In short, we cannot and should not try to do this on our own. God simply expects us to do the best we can, knowing that we will make some mistakes along the way.
Elder Neal A. Maxwell cautions us: ‟What can we do to manage these vexing feelings of inadequacy? . . . We can distinguish more clearly between divine discontent and the devil’s dissonance, between dissatisfaction with self and disdain for self. We need the first and must shun the second, remembering that when conscience calls to us from the next ridge, it is not solely to scold but also to beckon. (“Notwithstanding My Weakness,” Ensign, November 1976, p. 14.)”
We need to get our heart right with the Lord. As we strive to be like Christ and to follow his perfect example, let’s remember to be patient and kind with those around us and with ourselves. God’s word has made clear that we do well when we strive for our hearts to be full of compassion and Christ’s love.
Listen to these beautiful words in Colossians 3:12-14
12 Put on therefore, as the elect of God, holy and beloved, bowels of mercies, kindness, humbleness of mind, meekness, longsuffering;
13 Forbearing one another, and forgiving one another, if any man have a quarrel against any: even as Christ forgave you, so also do ye.
14 And above all these things put on charity, which is the bond of perfectness.
If we ultimately want to become like our Savior, more perfect and more holy, we need to be filled with His pure love—which the scriptures call Charity. How fitting that the scriptures equate charity with being perfect—“perfectness.” I want to close with a powerful doctrine from the Book of Mormon about how a loving Heavenly Father helps us ultimately become more like him. The scriptures of the Restoration shed such remarkable light on the Savior, his Atonement, the Great Plan of Happiness, and our journey back home to Heavenly Father.
Moroni 10: 32-33
32 Yea, come unto Christ, and be perfected in him, and deny yourselves of all ungodliness; and if ye shall deny yourselves of all ungodliness, and love God with all your might, mind and strength, then is his grace sufficient for you, that by his grace ye may be perfect in Christ; and if by the grace of God ye are perfect in Christ, ye can in nowise deny the power of God.
33 And again, if ye by the grace of God are perfect in Christ, and deny not his power, then are ye sanctified in Christ by the grace of God, through the shedding of the blood of Christ, which is in the covenant of the Father unto the remission of your sins, that ye become holy, without spot.
How beautiful it is to note that perfection here is never referenced without being followed by the words “in Christ.” How comforting that our “perfection” is not measured by never making a mistake in life. God is fully aware that our performance on this grand stage of life will not be flawless. Indeed, we couldn’t become who He wants us to become without making some mistakes along the way. I love how Elder Gong described this process of becoming perfected in Christ.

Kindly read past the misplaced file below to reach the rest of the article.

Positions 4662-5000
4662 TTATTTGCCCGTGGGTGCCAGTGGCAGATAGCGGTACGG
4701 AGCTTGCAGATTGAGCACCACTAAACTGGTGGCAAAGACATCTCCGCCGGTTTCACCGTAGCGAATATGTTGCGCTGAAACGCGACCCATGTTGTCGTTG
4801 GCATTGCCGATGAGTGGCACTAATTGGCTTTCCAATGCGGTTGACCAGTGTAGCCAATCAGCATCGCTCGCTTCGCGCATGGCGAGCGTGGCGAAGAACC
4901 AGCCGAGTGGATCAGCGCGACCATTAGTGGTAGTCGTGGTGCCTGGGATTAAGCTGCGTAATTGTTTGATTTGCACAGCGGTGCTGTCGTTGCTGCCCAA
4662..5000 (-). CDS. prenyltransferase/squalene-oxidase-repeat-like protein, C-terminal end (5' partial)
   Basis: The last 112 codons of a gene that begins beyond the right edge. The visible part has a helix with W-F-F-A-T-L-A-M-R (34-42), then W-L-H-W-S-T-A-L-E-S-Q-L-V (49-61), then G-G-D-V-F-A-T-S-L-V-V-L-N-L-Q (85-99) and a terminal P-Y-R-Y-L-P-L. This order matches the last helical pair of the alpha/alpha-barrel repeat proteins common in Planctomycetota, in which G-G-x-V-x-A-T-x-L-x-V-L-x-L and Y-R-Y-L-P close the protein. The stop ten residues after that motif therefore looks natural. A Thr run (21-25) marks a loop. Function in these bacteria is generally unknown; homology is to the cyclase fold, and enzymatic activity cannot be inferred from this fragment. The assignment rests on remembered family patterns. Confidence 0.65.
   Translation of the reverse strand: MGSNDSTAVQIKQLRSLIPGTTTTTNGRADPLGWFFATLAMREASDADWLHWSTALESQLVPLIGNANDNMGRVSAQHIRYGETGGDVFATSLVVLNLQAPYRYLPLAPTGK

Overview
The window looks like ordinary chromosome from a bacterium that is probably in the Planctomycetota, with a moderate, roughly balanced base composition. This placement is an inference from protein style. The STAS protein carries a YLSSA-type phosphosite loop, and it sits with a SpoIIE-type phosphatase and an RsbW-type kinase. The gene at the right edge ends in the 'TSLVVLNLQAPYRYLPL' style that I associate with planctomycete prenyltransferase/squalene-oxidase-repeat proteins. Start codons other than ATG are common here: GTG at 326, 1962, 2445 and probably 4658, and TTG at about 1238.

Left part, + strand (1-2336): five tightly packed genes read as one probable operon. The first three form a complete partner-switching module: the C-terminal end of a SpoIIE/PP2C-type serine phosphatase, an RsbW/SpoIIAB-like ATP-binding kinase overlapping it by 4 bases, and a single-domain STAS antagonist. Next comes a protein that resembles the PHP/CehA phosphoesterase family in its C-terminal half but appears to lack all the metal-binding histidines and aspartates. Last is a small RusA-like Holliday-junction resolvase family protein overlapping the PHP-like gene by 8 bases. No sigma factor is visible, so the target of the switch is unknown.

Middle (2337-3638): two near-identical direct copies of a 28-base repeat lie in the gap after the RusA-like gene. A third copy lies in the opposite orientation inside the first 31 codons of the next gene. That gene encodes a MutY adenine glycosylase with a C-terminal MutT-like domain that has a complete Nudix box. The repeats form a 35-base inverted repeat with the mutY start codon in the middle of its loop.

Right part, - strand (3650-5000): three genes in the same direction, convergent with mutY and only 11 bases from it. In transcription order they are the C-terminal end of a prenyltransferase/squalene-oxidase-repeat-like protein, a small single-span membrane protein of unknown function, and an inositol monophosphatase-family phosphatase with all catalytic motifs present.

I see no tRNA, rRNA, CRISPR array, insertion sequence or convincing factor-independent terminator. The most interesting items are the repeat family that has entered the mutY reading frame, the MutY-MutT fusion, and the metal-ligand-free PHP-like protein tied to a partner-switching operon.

Becoming perfect results from our journey through physical life, death, and resurrection, when all things are restored “to their proper and perfect frame” (Alma 40:23). It includes the process of spiritual birth, which brings “a mighty change” to our hearts and dispositions (Mosiah 5:2). It reflects our lifelong refinement through Christlike service and obedience to the Savior’s commandments and our covenants.
Our learning in this life comes line upon line, struggle by struggle, and repentance upon repentance. As I watch my precious little 3 year old boy growing and learning, the only time I really get frustrated is when he’s not willing to try. I see so visibly how he’s learning when he touches something that’s hot. How sad he is when others are eating ice cream that he can’t enjoy because he didn’t eat his vegetables. And how he’s trying so hard to get the button to button or the shoe to fit on his foot.
Brothers and Sisters, God sees us in a very similar light. He wants us to learn and to grow. He wants us to trust Him. He wants us to keep striving and not give up. But he doesn’t want us to do it all on our own. He sent the greatest source of Help and Support that any of us could ever need in the gift of his beloved Son.
May we turn our heart more fully to the Savior—and strive to fill our heart with His pure love, which is charity—the bond of perfectness.
And may we understand God’s beautiful message about how through the Atonement we can become perfected in Christ without being overwhelmed by our own imperfections and unrealistic expectations